People living in Phnom Penh are experiencing more traffic jams as the population skyrockets and the city expands, with society buckling under the government’s limited commitment to infrastructure.
Pa Socheatvong, Phnom Penh’s governor, said recently that the city’s master plan for 2035, approved last year, includes 678 square kilometres of available land area for the city’s authority to expand the villages and districts.
This expansion plan comes as a means to accommodate the population growth and overall infrastructure.
“The city’s authority is redoing the population census because there have been many people from the provinces migrating to the city these past few years, making it difficult for the authorities to manage the security because identification and infrastructure management aren’t quite well-managed.”
He added, “Boreys or houses can’t be built wherever one sees fit; they have to follow the urban planning blueprint. This is the authority’s concern, and our administrative office is still following through with the old procedures that need to be reformed.”
Socheatvong said the most pressing challenges are electricity, water and infrastructure management. According to him, the municipal authority has installed 200 kilometres of underground sewer pipes to ease up the flooding problems, and constructed 150 kilometres of concrete roads in the city’s outskirts.
Traffic congestion, nevertheless, still poses the most monumental problem, which Prime Minister Hun Sen has repeatedly talked about. The city has three types of congestion; traffic, sewage, and trash, which is why the city’s authority will be working with 300 contracted workers to aid in freeing up traffic congestion in 100 target locations within the city.
The governor also added that the population could reach three million by the end of this year.
Mean Chanyada, City Hall spokesman, said Phnom Penh will have an additional 44 villages on top of the existing 953 villages, and nine new communes on top of the existing 96 in four districts: Russeikeo, Mean Chey, Sen Sok, and Por Senchey.
He said City Hall’s decision to increase the number of villages and communes are because of the population growth and the shifting economy.
The last recorded population census was conducted in 2012, yielding a total of slightly over 1.5 million people.
“There are now some communes with over 100,000 people, which make it hard for the local authority to manage. Right now, the city is doing another census [to count the city’s entire population], which has begun since mid-June, and will finish at the end of August.”
Tous Saphoeun, deputy secretary-general of Pannasastra University’s architecture faculty, said the government should focus on investing in key infrastructure and organize short-term objectives to achieve long-term plans.
For instance, if they want to create a special economic zone by relocating factories out of the city, there has to be sufficient water, electricity and other basic infrastructure to attract more high-calibre developers.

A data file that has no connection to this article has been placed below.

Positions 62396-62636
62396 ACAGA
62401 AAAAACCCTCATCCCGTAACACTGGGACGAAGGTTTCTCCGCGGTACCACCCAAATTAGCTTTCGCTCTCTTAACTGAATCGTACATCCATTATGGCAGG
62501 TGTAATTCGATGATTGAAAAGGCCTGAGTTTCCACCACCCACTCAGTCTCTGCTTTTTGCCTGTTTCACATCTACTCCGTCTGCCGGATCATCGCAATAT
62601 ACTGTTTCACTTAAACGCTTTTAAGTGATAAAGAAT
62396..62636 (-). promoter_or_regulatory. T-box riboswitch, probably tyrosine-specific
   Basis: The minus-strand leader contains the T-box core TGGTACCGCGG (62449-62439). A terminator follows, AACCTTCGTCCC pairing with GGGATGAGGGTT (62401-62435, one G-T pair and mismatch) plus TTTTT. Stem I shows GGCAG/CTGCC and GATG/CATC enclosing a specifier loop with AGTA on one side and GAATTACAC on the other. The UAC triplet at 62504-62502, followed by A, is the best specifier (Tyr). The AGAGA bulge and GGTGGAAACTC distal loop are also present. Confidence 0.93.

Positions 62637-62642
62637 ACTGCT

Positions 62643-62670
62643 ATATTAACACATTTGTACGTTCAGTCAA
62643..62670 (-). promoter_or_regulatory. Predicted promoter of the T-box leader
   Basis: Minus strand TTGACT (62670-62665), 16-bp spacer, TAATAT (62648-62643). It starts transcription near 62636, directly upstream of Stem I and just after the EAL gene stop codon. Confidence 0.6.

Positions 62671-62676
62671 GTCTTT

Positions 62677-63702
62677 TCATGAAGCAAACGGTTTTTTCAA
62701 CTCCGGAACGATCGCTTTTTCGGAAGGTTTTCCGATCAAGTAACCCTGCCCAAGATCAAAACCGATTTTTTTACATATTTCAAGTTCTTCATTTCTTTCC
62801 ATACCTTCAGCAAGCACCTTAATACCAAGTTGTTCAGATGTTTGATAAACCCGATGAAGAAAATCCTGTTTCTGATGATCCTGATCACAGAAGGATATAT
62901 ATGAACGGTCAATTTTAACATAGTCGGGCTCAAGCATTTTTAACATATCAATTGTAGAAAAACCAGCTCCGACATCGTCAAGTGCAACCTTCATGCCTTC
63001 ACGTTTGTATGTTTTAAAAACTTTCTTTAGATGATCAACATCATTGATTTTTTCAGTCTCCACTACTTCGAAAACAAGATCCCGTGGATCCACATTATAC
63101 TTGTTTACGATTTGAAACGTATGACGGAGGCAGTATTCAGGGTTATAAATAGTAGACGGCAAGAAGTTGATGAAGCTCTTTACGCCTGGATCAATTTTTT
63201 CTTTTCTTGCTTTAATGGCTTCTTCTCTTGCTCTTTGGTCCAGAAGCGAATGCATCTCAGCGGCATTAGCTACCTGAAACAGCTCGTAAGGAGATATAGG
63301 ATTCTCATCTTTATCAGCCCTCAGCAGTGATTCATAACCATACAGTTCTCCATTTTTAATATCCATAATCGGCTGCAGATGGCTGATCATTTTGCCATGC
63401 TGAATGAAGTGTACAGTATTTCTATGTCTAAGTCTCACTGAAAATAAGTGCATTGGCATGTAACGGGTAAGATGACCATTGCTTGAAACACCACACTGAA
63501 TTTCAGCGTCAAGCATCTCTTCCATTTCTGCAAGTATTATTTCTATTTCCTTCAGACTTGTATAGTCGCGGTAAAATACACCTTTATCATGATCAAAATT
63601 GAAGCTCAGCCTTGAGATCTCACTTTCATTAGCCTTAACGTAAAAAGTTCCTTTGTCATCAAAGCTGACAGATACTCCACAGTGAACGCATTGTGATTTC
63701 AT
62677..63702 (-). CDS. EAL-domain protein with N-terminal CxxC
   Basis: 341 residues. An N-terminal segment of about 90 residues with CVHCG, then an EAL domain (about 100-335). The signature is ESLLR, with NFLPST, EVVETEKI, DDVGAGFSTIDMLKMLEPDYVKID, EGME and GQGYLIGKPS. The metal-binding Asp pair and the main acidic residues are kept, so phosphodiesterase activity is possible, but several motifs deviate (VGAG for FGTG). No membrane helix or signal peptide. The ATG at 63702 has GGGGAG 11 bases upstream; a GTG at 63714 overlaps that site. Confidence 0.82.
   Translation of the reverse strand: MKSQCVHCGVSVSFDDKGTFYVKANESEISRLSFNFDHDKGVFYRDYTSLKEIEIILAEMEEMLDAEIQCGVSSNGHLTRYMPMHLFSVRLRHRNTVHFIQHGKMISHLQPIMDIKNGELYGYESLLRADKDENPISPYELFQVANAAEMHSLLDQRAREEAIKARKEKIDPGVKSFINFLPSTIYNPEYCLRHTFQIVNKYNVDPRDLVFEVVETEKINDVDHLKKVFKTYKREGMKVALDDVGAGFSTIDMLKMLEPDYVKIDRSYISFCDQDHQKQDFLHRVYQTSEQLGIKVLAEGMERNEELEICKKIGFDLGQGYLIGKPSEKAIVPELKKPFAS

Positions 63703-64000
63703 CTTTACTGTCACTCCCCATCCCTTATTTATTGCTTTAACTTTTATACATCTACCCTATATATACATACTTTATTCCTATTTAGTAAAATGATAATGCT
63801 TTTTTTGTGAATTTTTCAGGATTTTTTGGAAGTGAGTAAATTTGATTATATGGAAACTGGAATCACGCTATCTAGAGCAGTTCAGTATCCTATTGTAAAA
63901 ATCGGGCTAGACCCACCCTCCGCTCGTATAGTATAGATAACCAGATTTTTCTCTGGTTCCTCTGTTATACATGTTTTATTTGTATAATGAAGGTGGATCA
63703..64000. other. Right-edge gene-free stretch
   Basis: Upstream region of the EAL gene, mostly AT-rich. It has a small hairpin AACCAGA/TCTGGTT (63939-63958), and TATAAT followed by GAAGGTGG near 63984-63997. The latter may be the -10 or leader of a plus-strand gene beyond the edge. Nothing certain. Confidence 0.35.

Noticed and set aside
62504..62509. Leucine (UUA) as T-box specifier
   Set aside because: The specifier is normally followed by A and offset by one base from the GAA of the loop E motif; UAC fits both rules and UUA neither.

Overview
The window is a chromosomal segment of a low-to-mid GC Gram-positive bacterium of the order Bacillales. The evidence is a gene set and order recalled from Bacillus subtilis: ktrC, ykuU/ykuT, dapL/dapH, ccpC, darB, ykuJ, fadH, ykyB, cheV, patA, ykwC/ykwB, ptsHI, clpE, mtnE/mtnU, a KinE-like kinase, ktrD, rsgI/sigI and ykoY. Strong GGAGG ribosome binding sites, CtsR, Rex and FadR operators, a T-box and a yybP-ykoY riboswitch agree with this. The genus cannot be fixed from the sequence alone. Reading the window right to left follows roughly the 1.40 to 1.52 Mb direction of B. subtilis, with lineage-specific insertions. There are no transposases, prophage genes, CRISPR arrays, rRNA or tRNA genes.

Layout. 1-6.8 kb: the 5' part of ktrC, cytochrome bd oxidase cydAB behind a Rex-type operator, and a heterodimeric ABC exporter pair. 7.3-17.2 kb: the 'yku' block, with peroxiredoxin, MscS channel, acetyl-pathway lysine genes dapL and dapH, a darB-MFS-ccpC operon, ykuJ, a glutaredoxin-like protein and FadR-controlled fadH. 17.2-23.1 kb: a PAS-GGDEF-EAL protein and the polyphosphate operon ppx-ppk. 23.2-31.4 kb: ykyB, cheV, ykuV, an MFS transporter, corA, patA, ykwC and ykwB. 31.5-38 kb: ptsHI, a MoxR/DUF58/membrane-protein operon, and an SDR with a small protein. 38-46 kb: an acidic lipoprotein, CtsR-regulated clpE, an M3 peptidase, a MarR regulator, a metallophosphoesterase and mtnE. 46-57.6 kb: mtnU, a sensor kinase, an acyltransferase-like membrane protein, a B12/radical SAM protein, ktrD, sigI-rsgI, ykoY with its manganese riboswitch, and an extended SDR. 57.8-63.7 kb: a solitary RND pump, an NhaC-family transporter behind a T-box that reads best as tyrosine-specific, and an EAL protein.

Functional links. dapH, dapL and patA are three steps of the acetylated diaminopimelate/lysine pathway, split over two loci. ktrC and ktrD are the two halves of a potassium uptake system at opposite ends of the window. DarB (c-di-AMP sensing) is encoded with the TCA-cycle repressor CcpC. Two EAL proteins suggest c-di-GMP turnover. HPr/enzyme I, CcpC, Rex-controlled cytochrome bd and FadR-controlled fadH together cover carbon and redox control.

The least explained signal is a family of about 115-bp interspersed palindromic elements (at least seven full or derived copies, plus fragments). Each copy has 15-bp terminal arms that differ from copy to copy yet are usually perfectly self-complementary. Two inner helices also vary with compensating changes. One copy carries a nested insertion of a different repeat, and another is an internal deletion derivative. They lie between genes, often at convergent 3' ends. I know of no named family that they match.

He said, “Right now, the government has not thought well enough about this issue, which is why the industrial, commercial and residential zones are still mixing together.”
He continued, “What’s important is to let the infrastructure go ahead first, but as of now, we are not analyzing this clearly.”
Saphoeun raised the example of installing road dividers in the city, which he claims have failed to improve the traffic situation.
“Instead, 99 per cent of them create problems because we did not think about it clearly,” he said.
Dr Van Vat, an independent analyst on construction sector and an expert on land management, echoes the governor’s prediction of a population swell to three million due to a large inflow of workers.
He said the population increase in Phnom Penh will cause a range of problems including traffic congestion as well as pollution.
“The city authority has to go over and work on prioritised issues and follow through with the master plan, as well as promoting the master plan to the public, because only when the public is aware of the plan will it be effective,” Vat said.
“If the master plan can’t be implemented, it indicates the inefficiency of the authority and their management.”
Thida Ann, associate director of CBRE Cambodia, said the city is expanding, but the infrastructure is not expanding alongside the population.
If the government doesn’t think about improving the infrastructure, Sothida predicts Phnom Penh may become like Jakarta, which is known for its horror traffic jams.
She continued, “I see that the government is working with expert companies to build public infrastructure and study the side effects.”
She added, “Infrastructure in Cambodia takes a longer time to develop than any other sector, unlike in Ho Chi Minh, where they build the infrastructure before developing or investing in that area.”
Sothida added that although the infrastructure develops slower than any other development, it does not mean that the issue can’t be solved. She noted that solving Phnom Penh’s infrastructure problems, however, would be expensive and time consuming.
Pheung Sophorn, secretary of state for the MLMUPC, refused to comment.